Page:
But I'm sure they will be when they eventually get onto the table for a game!
For some time now I've been building up a generic Chinese army, I'm not sure why and I can't remember how it started, perhaps I just like the colours. And the flags, the flags are great. Anyway, there is no grand plan, I just bang out another unit every now and then when an idea comes to me, it's quite therapeutic, doing something different. Here's what I've got so far:
When I call them generic what I have in mind is that they will be used as an opposition in a Colonial scenario or possibly in the "Back of Beyond" or even at a stretch against Samurai.
These irregulars in black pyjamas and red bandanas are based on the Vietnamese Pavilion Noirs, mostly made from Hing Fat and other pirate figures, some have been given shields from wooden disks, others have Chinese heads (from Dorset Model Soldiers) just to give a bit of variety.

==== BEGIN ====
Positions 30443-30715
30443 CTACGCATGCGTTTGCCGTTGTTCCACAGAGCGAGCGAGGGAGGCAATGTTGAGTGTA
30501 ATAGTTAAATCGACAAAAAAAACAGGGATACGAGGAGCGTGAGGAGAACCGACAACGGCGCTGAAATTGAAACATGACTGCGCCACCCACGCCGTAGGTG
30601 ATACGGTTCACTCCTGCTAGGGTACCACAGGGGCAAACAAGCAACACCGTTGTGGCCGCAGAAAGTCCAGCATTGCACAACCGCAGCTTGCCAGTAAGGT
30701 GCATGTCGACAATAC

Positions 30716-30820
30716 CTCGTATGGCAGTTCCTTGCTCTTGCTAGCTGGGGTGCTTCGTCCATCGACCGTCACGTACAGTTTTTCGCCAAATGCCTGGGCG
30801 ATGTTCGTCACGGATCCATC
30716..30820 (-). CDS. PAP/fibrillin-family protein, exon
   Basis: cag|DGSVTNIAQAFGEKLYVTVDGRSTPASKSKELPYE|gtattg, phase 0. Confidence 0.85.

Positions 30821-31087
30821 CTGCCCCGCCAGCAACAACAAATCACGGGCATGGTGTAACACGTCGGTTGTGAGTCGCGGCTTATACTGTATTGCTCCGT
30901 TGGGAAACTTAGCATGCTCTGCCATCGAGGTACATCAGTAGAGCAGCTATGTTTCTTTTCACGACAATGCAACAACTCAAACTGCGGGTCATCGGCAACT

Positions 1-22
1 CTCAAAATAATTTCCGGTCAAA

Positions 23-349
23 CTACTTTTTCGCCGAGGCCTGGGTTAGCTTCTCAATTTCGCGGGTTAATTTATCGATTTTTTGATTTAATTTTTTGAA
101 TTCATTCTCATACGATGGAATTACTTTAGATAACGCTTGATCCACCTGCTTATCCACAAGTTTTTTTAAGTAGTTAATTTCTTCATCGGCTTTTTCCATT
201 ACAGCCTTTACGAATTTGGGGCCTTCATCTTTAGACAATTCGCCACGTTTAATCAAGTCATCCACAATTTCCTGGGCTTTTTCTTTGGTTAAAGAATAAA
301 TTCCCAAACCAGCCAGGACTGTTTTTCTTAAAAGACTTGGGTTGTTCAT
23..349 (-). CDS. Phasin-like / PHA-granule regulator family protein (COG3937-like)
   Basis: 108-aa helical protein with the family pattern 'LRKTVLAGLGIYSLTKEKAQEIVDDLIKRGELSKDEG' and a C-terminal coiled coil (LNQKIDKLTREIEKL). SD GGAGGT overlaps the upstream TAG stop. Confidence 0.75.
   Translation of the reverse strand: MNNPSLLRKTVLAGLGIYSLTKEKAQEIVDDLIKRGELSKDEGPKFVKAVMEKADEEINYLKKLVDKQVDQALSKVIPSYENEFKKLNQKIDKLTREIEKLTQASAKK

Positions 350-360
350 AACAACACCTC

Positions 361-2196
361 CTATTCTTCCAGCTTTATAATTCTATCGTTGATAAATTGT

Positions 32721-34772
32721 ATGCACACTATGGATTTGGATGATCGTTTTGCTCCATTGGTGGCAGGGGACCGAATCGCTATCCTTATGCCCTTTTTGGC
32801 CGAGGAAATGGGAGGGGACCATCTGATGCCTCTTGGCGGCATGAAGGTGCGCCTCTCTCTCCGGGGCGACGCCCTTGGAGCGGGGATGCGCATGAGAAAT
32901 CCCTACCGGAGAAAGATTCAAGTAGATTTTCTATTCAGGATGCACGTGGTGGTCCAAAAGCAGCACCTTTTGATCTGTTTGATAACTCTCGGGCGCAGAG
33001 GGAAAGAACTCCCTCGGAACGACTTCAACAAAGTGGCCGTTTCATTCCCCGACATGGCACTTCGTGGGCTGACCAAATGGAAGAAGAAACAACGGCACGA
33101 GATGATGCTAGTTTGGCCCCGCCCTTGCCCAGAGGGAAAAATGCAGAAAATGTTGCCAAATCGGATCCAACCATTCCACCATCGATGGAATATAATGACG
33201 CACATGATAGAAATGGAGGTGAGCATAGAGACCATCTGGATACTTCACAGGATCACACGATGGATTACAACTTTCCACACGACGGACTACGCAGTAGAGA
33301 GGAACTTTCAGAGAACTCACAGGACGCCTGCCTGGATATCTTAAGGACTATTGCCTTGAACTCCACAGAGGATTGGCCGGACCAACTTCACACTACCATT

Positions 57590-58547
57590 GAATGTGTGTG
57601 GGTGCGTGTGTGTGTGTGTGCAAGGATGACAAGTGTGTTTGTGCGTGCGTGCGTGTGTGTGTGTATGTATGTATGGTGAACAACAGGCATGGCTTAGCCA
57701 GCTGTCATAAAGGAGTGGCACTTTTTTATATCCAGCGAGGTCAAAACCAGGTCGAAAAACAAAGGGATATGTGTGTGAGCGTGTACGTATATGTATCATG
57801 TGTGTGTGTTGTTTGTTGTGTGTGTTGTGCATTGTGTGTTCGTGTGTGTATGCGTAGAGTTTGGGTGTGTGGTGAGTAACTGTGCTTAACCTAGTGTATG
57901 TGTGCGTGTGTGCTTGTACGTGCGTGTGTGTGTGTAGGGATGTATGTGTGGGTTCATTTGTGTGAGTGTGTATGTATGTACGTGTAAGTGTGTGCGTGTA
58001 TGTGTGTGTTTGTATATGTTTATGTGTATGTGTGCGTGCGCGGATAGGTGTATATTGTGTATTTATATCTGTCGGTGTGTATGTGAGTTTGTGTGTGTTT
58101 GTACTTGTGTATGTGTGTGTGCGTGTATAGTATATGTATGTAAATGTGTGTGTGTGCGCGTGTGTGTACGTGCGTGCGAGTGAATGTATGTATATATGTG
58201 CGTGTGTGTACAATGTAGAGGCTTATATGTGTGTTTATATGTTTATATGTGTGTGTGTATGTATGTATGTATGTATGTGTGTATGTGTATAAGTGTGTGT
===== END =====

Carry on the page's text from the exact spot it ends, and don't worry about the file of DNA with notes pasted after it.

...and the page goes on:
The flag has been cut out using pinking shears to give it a scalloped edge. The inscription means something but I can't remember what, hopefully nothing rude.
Imperial Infantry, Artillery and Cavalry in the centre, irregular horse on the flank.
The matchlock men are more Hing Fat pirates, their tunics extended with plasticene, otherwise just a paint job. The spearmen are medieval knights, made in China, which are currently available everywhere, and very useful they are too. For a more Quing period look they've been given plumes on their helmets and replacement spears from metal rod with tassels added.
The cannon started life as a table cigarette lighter, it looked sufficiently gaudy for the job and just need a spruce of paint. The crew have been given Mandarin hat heads (Dorset Models again).
The Imperial Cavalry started life and Italieri Mongols, the flags I found on the internet and just played around with them in Publisher.
The irregular Cavalry are the remains of the Italieri Mongols padded out with some Huns made in Spain by Jecsan.
More of the irregular Cavalry.
Fantastic looking army Brian!ReplyDelete